Lung Transplantation for Interstitial Lung DiseasesLung Transplantation for Interstitial Lung Diseases
Select patients with interstitial lung diseases and pulmonary hypertension may benefit from lung transplantation, even though the number of transplants performed is limited by the supply of donor organs. Which patients should be on the waiting list? Seminars in Respiratory and Critical Care Medicine
CONCLUSION: The diagnostics and treatment of CTD-ILD and PH in patients with an underlying autoimmune disease requires an interdisciplinary approach. The effectiveness of antifibrotic treatment needs to be evaluated in the future. PMID: 30006857 [PubMed - as supplied by publisher]
Repair of Hemi-Truncus with "Irreversible" Pulmonary Hypertension. Ann Thorac Surg. 2018 Jul 13;: Authors: Sha JM, Cao Y, Xu SS Abstract Anomalous origin of the pulmonary artery from the ascending aorta (AOPA) can lead to congestive heart failure in infancy and with advancing age many patients will develop severe pulmonary hypertension. Surgical intervention had high mortality/morbidity risk if this happens. Strategies to manage these patients seem only limited to heart-lung transplantation or lung transplantation. Here, we successfully carried out surgical intervention to in an adult patien...
Despite advances in targeted medical therapy, pulmonary arterial hypertension (PAH) remains a fatal disease because of progressive right ventricular dysfunction. For patients who are refractory to medical therapy, heart-lung and lung transplantation are important treatment options. Because of longer waiting time, surgical interventions including extracorporeal lung support and atrial septostomy can be used in PAH patients bridging to transplantation.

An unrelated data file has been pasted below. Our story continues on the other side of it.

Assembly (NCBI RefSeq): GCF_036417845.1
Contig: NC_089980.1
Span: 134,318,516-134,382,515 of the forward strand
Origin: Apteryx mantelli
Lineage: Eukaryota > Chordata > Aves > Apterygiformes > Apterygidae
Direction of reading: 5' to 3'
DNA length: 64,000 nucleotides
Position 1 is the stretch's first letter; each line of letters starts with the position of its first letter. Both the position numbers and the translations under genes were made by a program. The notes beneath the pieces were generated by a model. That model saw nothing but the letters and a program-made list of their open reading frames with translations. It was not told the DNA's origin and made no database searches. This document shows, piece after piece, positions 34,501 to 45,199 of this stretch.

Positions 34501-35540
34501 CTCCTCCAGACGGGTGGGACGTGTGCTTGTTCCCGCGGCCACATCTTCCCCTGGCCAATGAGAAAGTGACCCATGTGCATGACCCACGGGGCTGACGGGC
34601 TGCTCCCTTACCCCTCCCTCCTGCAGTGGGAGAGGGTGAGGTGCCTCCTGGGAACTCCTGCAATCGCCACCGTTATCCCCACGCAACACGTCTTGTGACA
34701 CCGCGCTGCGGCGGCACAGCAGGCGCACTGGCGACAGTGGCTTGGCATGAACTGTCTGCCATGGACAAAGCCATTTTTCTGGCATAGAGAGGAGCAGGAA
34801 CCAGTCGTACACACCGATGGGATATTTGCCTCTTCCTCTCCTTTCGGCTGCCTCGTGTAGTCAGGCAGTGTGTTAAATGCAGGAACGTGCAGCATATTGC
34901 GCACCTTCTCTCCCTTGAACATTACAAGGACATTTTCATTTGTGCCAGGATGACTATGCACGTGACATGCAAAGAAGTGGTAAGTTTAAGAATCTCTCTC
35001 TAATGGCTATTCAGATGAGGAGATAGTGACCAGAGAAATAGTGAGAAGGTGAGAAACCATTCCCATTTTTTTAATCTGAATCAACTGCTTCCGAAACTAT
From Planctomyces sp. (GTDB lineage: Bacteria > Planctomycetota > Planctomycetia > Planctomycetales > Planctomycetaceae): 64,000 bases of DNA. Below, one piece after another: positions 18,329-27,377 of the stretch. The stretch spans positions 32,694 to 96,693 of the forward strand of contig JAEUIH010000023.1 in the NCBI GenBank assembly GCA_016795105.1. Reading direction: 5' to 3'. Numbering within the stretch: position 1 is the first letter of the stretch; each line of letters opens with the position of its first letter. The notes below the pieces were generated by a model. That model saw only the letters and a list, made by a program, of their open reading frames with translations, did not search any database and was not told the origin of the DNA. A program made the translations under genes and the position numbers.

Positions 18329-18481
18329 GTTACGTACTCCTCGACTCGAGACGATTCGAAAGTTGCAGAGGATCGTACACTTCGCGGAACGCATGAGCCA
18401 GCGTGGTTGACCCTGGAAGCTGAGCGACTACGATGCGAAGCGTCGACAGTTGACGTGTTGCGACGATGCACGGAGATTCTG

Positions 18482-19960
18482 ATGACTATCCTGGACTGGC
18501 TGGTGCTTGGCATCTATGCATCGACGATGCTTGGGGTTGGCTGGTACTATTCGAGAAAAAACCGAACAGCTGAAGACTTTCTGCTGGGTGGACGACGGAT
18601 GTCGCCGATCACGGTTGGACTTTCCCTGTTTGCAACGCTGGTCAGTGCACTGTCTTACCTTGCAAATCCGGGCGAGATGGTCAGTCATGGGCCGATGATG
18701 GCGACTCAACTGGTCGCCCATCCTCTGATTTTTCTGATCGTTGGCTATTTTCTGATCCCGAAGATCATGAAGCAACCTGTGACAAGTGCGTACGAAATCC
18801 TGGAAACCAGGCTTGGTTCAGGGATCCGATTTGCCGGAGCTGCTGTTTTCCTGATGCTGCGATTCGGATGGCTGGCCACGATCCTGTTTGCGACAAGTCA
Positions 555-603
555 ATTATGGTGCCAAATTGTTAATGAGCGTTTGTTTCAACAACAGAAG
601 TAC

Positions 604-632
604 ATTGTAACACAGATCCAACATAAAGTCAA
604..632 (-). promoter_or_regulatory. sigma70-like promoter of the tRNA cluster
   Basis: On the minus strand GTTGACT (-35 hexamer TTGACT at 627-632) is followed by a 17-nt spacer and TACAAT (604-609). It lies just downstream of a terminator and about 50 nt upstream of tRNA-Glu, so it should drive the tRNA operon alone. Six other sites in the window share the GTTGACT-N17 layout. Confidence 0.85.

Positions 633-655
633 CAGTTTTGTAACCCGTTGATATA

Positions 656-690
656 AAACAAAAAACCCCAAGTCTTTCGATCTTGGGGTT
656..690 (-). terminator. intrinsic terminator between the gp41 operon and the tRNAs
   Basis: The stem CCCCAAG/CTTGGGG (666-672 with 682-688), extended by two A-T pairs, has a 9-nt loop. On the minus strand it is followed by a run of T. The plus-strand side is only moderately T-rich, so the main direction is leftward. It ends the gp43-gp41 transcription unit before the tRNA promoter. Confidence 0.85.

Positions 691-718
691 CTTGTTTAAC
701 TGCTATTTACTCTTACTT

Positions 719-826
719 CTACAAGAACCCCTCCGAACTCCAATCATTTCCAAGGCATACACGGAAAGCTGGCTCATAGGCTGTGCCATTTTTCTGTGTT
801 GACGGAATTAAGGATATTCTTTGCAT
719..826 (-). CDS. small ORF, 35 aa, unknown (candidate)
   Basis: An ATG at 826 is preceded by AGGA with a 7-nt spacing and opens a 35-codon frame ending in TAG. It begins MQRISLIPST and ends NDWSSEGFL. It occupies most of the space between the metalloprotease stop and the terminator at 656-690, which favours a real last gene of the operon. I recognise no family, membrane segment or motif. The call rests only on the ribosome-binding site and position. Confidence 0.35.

We examined safety and long-term outcomes of intravenous treprostinil administered via the implantable LENUS Pro ® pump in patients with severe pulmonary hypertension (PH).
AbstractA 27-year-old female patient had presented progressing exertional dyspnea due to pulmonary hypertension. Chest CT revealed diffusely spread patchy ground-glass opacities sparing subpleural parenchymal areas suggesting the diagnosis of pulmonary veno-occlusive disease (PVOD). Despite the diagnosis of PVOD, she was somehow managed by a repetitive escalation of the epoprostenol dose and oxygen supply during the 12-month waiting period until successful bilateral lung transplantation was performed. Pathology demonstrated capillary proliferation in alveolar septae with scarce lesions of narrowed and/or occluded postcapil...
Chronic thromboembolic pulmonary hypertension (CTEPH) is a rare but severe complication of acute pulmonary embolism leading to right heart failure and premature mortality. Its cumulative incidence ranges from 0.1 –9.1% within the first 2 years after symptomatic acute pulmonary embolism, although probably underestimated due to the lack of systematic follow-up and screening in clinical routine.1–3
Clinical Transplantation, EarlyView.
Chronic thromboembolic pulmonary hypertension (CTEPH) results from persistent pulmonary vascular obstructions, presumably due to inflammatory thrombosis. Because estimates of thrombus volume at diagnosis have no predictive value, we investigated the role of the thrombosis marker D-dimer and the inflammation marker C-reactive protein (CRP) for predicting outcomes in CTEPH.
We report a very rare case of pulmonary chromomycosis caused by Scedosporium prolificans that developed after lung transplantation and was successfully treated with endobronchial topical amphotericin B instillation. The subject was a woman in her 50s with a history of bilateral lobar lung transplantation from living donors for idiopathic pulmonary hypertension. Eight years after the lung transplantation, chest radiography X-ray and computed tomography showed an abnormal shadow in the right lung.
The pathobiology of chronic thromboembolic pulmonary hypertension (CTEPH) is poorly understood. Metabolic dysregulation is prominent in idiopathic pulmonary arterial hypertension (IPAH). Using an “omics” approach, we sought to determine the metabolic fingerprint of CTEPH patients compared to IPAH and healthy controls.